In mammals, neurons in the brain which process vision actually develop after birth based on signals from the eyes. A landmark experiment by David H. Hubel and Torsten Wiesel showed that cats which had one eye sewn shut at birth (monocular deprivation) could not see properly, even though the eyes were anatomically normal. The kittens had abnormally small ocular dominance columns (part of the brain that processes sight) connected to the closed eye, and abnormally large columns connected to the open eye. This did not happen to adult cats even when one eye was sewn shut for a year. Later experiments in monkeys found similar results. The critical period for cats is about three months and for monkeys, about six months. [2]

In humans, some babies are born blind in one or both eyes, for example, due to cataracts. Even when their vision is restored later by treatment, their sight would not function in the normal way as for someone who had binocular vision from birth or had surgery to restore vision shortly after birth. Therefore, it is important to treat babies born blind soon if their condition is treatable.

See also

External links


  1. ^ a b c d Siegler, Robert (2006). How Childred Develop, Exploring Child Develop Student Media Tool Kit & Scientific American Reader to Accompany How Children Develop. New York: Worth Publishers. ISBN 0716761130.
  2. ^ Experiment Module: Effects of Visual Deprivation During the Critical Period for Development of Vision. McGill University, The Brain from Top to Bottom


  • ^ Almli, C. Robert and Stanley Finger. (1987). Neural insult and critical period concepts. In 'Sensitive Periods in Development: Interdisciplinary Perspectives', Marc H. Bornstein (ed.), 123–143. Hillsdale, NJ: Lawrence Erlbaum.
  • ^ Thorpe, W. (1958). The learning of song patterns by birds, with special reference to the song of the Chaffinch, "Fringilla coelebs". Ibis 100:535-570.
  • ^ Moorman SJ; Cordova R; Davies SA. (2002). A critical period for functional vestibular development in zebrafish. Developmental Dynamics 223(2):285-91, Space Life Sciences Publications.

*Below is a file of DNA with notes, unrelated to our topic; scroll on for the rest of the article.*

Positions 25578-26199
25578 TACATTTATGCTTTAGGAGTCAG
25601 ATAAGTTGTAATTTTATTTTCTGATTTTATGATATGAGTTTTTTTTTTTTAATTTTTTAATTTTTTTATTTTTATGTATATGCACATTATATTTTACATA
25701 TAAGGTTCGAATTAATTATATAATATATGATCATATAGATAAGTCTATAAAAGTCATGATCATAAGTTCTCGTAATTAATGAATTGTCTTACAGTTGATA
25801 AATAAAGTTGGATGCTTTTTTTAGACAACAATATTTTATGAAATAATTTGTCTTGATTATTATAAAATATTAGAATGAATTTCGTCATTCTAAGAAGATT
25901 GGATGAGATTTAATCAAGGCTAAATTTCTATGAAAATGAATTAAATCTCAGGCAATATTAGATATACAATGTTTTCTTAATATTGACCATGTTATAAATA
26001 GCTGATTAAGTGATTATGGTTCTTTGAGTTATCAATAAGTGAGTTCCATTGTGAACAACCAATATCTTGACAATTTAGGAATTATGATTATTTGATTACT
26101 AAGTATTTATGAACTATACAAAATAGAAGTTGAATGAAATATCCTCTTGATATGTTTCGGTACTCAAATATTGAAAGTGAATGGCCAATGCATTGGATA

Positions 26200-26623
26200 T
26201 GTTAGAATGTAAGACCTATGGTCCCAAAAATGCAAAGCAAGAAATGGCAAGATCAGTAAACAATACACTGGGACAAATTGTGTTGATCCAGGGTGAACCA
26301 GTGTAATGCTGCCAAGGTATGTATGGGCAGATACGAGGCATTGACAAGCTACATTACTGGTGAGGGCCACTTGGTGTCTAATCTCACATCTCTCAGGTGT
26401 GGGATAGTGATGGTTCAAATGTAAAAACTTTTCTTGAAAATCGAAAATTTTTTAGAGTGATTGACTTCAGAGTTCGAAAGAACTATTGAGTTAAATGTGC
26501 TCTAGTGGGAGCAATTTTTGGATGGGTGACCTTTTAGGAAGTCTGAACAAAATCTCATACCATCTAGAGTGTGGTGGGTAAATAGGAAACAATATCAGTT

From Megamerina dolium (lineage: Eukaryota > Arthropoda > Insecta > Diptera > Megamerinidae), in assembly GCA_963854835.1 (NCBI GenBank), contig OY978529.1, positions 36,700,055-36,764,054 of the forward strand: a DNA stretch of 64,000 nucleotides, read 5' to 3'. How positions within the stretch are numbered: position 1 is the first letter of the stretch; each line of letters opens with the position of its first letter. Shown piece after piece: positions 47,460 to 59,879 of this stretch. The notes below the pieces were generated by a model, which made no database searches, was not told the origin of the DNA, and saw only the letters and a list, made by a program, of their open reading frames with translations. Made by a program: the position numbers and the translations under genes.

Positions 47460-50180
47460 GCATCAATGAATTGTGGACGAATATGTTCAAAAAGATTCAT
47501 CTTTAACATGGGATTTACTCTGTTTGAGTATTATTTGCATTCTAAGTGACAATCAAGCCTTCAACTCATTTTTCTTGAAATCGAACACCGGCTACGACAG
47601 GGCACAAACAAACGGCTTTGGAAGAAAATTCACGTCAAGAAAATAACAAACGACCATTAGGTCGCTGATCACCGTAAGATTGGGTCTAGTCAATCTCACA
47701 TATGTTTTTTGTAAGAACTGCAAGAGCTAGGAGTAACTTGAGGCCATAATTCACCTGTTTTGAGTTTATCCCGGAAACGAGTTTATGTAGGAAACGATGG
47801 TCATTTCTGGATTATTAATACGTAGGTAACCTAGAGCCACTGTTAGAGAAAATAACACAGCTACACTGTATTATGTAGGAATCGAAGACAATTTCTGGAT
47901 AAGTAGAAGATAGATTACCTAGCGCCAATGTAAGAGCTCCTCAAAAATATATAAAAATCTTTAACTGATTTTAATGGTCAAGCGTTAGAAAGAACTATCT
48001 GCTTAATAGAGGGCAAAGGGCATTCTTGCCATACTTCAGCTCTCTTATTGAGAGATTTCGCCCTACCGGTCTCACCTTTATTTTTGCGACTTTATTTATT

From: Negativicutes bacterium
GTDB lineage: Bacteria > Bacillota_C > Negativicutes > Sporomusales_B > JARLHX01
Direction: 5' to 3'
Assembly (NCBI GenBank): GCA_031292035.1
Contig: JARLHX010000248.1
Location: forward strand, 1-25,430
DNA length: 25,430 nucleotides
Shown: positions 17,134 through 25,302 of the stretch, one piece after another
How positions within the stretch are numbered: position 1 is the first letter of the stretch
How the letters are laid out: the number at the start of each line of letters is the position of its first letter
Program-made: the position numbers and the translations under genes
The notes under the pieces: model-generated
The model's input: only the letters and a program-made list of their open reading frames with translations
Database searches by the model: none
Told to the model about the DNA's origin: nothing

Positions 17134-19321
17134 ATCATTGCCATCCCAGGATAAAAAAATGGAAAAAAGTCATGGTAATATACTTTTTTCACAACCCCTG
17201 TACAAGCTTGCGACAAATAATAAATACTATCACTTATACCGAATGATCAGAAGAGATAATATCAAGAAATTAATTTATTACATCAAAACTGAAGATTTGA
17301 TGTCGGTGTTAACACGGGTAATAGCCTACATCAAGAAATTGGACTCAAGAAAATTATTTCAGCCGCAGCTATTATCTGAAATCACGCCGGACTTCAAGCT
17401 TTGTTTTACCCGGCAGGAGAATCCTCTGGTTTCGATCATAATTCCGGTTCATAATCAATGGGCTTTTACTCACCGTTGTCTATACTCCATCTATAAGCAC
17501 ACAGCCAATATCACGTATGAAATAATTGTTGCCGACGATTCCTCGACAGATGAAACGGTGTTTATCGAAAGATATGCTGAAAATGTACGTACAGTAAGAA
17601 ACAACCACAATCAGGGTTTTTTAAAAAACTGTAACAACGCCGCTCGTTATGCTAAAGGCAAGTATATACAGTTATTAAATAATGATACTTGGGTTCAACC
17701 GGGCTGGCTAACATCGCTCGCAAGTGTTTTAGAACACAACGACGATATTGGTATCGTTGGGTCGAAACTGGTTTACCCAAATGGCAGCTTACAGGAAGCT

• Bialystok, E. K. Hakuta (1994). In Other Words. BasicBooks, a Division of HarperCollins Publishers, Inc.
  • Bruer, John T. (1999). The Myth of the First Three Years. The Free Press, a Division of Simon and Schuster, Inc.
  • Johnson, J.S., and E.L. Newport (1989). 'Critical period effects in second language learning: the influence of maturational state on the acquisition of English as a second language.' Cognitive Psychology 21: 60-99.
  • Lamendella, J.T. (1977). 'General principles of Neurofunctional organization and their manifestation in primary and non-primary language acquisition.' Language Learning 27: 155-159. [introduces the phrase 'sensitive period'.]
  • Lenneberg, E. H. (1967). Biological Foundations of Language. Wiley.
  • Marshall, Brad. (2000). 'Is there a 'child advantage' in learning foreign languages?' Education Week 19(22): 39-41.
  • Newport, E.L. (1990). 'Maturational constraints on language learning.' Cognitive Science 14: 11-28. [4]
  • Oyama, S. (1976). 'A sensitive period for the acquisition of a nonnative phonological system.' Journal of Psycholinguistic Research 5: 261-285.
  • Penfield, W. and L. Roberts. (1959). Speech and Brain Mechanisms. Princeton: Princeton University Press.
  • Pinker, S. (1994). The Language Instinct. New York: Morrow.
  • Robertson, P. (2002). 'The Critical Age Hypothesis.' Asian EFL Journal: [5]
  • Singleton, David, and Lengyel, Zsolt. (1995). The Age Factor in Second Language Acquisition. Clevedon: Multilingual Matters. See also [6]
  • Zhao, A.H. and C. Morgan (2005). "'Consideration of Age in L2 Attainment - Children, Adolescents and Adults.' Asian EFL Journal 6(4): [7]